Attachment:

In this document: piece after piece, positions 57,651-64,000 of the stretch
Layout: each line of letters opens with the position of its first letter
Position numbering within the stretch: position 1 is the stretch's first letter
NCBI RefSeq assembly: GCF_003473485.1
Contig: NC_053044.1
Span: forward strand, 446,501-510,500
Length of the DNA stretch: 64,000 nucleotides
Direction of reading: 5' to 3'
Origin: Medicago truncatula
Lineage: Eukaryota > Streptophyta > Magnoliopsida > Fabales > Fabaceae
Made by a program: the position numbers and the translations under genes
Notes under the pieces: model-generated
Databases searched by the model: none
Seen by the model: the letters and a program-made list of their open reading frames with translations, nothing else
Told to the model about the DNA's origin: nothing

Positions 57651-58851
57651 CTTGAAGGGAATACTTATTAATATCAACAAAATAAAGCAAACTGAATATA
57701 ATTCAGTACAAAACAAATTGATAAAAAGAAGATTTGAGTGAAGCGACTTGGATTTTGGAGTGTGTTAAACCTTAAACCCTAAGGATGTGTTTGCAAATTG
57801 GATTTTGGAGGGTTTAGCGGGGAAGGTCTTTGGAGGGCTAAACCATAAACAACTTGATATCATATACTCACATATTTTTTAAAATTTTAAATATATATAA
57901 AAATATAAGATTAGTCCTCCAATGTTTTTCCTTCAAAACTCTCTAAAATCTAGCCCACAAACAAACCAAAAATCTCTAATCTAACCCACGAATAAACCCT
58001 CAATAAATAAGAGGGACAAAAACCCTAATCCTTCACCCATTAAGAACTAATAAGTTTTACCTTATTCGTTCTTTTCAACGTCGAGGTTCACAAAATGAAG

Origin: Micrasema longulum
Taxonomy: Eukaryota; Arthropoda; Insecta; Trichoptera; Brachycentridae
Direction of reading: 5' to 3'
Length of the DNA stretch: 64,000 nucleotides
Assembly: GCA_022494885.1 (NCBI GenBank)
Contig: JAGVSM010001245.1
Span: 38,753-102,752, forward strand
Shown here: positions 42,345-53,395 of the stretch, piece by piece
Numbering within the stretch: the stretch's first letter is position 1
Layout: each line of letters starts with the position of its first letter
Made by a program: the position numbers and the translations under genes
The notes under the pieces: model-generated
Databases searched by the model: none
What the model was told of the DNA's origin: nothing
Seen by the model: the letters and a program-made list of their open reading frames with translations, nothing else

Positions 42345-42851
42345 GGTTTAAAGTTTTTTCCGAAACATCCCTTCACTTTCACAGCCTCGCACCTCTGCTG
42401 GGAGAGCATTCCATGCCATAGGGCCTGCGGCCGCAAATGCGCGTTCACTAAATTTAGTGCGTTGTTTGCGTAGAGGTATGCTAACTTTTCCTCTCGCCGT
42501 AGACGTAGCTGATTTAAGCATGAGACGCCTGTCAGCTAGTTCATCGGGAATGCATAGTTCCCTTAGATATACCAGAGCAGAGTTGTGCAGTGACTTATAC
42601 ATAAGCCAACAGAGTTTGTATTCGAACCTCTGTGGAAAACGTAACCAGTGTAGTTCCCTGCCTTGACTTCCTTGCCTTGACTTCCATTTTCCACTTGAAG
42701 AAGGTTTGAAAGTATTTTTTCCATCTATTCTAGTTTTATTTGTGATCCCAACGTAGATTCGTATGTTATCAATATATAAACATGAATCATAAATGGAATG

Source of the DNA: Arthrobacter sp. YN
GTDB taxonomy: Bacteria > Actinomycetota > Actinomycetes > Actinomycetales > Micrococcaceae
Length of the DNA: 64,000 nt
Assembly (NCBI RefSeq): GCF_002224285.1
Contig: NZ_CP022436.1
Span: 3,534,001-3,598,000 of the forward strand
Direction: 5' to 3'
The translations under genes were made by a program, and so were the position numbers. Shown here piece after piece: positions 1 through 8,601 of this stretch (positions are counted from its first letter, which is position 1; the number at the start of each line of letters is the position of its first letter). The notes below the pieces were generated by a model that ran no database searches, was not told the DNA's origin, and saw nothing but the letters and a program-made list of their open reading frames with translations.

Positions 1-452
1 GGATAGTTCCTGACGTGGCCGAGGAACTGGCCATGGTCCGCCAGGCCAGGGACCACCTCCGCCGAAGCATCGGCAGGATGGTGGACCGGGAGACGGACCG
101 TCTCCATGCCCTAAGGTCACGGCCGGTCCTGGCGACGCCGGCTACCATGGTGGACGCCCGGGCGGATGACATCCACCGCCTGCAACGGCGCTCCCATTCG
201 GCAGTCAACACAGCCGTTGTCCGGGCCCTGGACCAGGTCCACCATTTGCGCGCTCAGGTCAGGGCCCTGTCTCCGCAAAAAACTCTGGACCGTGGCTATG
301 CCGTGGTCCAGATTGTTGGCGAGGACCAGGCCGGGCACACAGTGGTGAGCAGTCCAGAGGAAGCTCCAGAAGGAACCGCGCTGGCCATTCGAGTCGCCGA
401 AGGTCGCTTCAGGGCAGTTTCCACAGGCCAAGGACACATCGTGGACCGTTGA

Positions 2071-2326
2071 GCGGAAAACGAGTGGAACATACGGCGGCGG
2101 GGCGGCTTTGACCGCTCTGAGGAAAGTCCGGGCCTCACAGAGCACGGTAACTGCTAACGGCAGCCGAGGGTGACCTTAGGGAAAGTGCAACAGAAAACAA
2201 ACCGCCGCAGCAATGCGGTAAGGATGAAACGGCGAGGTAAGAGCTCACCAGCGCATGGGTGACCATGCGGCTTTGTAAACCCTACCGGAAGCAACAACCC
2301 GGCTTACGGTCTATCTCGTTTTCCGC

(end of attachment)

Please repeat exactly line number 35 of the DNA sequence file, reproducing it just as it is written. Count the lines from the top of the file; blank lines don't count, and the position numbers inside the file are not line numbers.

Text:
What the model was told of the DNA's origin: nothing